For years, the leukemia remained at bay, allowing Glenn to lead an active and mostly healthy life, until developed fevers and infections that threatened his life. Tests showed that showed that almost half of his red blood cells were gone, destroyed by his own immune system. This immunological destruction of blood, called hemolytic anemia, is a well-known complication of CLL. Glenn turned down the offered treatments of prednisone or chemotherapy and put together a revised version of his own “home-cobbled” plan of nutraceutical use and exercise, promising to be monitored by his physicians on a regular basis.

Meeting Dr. Keith Block

While Glenn’s intense interest in integrative medicine led him to a professional career in the integrative medicine and to meeting a leading expert in integrative oncology – author of Life Over Cancer, Keith Block, MD – it was a recurrence of Glenn’s leukemia symptoms that eventually led him to Dr. Block’s Illinois office as a patient. The return of Glenn’s CLL symptoms in 2009 coincided with a very high stress time when he was selling his family’s business, and led him to Block Center for Integrative Cancer Treatment. The philosophy of this clinic rested on three pillars of wellness: biography, biology, and pathology, as well as the idea of the tumor “microenvironment.” Dr. Block continued to focus on Glenn’s inflammatory markers and to tweak his integrative protocols, until eventually a bone marrow biopsy in 2012 showed that Glenn was completely cancer-free.

Glenn Sabin’s n of 1 Journey: What it Means for the Field of Medicine

Glenn Sabin has collected a Who’s Who of integrative experts to provide endorsements for his book, and the experts provided comments which are cautiously optimistic, encouraged by Glenn’s results and mostly careful not to jump to conclusions as to what this might mean for other patients. The well-known author Dean Ornish, MD, Founder and President of the Preventive Medicine Research Institute, penned the forward to this book and applauds Glenn’s success with integrative medicine. Dr. Ornish’s comments suggest that lifestyle changes, combined with working with conventional physicians as needed, may be an optimal approach for patients who want to maximize their health benefits are willing to take an active role in their own recovery. Other comments on the book from physicians emphasize the importance of self-advocacy and the importance of each patient’s uniqueness, underscoring the priceless truths of truly personalized medicine.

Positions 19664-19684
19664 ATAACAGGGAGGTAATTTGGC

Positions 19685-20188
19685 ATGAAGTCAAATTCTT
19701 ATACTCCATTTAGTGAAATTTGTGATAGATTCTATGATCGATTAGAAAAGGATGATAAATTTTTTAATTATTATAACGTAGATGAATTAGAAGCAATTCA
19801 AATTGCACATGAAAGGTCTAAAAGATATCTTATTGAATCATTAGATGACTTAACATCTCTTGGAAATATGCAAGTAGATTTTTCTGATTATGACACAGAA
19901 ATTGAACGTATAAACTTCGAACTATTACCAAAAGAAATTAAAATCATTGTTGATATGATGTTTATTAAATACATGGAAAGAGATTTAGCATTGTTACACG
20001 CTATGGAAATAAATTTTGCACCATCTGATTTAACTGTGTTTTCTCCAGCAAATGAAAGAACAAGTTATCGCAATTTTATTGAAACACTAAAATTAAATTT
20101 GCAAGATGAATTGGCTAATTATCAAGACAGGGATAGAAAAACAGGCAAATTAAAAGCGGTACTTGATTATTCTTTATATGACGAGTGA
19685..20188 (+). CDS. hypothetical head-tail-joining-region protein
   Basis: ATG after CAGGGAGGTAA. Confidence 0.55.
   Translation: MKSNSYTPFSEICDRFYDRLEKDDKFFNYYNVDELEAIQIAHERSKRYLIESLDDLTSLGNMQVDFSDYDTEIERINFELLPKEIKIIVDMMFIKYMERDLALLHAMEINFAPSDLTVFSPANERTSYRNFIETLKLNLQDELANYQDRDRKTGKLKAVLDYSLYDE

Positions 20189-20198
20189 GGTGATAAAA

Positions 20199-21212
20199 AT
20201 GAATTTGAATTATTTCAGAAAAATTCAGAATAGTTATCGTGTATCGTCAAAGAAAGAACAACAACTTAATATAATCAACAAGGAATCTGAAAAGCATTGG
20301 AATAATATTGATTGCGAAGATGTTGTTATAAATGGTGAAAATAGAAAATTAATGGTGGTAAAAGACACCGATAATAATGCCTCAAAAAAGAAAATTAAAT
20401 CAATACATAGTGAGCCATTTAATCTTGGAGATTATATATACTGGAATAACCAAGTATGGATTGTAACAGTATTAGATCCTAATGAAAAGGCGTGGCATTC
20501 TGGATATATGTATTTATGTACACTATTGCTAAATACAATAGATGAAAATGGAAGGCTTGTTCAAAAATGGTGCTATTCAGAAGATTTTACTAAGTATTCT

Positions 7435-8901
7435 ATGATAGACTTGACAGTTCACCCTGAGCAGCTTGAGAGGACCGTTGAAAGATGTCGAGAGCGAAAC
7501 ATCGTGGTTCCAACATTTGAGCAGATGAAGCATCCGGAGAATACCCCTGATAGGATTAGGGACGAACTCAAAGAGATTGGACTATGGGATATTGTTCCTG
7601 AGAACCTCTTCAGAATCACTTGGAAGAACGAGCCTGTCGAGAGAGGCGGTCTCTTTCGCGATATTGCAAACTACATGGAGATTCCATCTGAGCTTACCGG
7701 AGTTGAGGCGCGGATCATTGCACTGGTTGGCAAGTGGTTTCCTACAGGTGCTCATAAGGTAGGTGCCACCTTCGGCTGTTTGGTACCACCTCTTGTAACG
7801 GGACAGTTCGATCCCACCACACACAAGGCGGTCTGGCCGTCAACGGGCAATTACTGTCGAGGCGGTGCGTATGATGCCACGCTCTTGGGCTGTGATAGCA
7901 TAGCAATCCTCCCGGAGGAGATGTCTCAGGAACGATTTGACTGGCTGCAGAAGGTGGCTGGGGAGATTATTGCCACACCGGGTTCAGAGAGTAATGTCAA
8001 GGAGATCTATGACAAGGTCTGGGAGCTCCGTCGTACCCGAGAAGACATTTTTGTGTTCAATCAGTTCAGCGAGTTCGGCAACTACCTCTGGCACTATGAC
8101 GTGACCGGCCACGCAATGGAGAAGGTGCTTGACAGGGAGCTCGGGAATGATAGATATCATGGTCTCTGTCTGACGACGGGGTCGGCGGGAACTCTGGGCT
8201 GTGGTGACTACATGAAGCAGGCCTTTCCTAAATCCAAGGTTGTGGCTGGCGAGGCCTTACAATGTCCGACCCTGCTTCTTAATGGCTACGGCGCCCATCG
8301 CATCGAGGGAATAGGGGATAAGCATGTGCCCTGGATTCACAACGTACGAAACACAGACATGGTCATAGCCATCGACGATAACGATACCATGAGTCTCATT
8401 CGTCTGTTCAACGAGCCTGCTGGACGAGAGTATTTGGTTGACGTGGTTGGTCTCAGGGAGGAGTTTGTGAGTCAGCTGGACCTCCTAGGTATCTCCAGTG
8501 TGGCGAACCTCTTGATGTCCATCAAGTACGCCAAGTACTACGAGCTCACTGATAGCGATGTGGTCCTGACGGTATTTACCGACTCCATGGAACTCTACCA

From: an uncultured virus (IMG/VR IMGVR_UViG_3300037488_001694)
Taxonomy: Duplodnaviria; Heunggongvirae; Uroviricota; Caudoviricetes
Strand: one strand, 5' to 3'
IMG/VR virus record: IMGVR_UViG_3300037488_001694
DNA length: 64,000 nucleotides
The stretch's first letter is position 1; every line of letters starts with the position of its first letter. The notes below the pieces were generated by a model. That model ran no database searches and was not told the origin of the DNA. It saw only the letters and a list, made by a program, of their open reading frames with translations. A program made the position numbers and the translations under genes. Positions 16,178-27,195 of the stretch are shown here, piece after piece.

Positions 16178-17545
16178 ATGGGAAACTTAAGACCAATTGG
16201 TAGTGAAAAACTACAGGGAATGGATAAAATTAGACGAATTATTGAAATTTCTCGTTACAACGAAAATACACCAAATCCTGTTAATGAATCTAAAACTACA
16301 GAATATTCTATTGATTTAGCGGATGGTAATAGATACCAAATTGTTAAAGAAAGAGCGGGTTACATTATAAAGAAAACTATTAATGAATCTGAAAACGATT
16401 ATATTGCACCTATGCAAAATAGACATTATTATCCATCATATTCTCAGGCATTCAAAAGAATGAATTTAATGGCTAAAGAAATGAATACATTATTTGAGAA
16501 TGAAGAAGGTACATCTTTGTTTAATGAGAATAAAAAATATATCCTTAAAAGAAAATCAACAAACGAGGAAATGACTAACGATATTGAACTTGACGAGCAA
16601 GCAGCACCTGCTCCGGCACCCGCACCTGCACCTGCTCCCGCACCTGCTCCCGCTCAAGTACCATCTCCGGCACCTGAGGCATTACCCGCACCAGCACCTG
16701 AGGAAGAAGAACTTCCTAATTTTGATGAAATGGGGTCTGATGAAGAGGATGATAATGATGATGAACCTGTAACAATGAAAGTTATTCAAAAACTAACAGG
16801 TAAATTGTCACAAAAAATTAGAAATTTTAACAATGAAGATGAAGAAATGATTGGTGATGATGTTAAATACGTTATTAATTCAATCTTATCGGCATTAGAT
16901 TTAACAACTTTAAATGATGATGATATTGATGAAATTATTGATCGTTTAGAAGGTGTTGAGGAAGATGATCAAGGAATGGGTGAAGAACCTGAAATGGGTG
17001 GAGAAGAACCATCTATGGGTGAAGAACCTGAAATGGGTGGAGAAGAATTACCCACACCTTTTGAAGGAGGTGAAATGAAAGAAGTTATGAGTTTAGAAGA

As Glenn states in his book, “…whole-systems approaches to treatment are here to stay. And they are changing how the world practices medicine. A new clinical approach, integrative medicine, has taken on the duty of ushering into the clinic the next research paradigm, n = 1.

This paradigm rests however, on an old foundation, on an ancient truth, a wisdom known to all true healers, past and present. That wisdom is this: when we are ill and in need of care, we are, each of us, an n of 1.”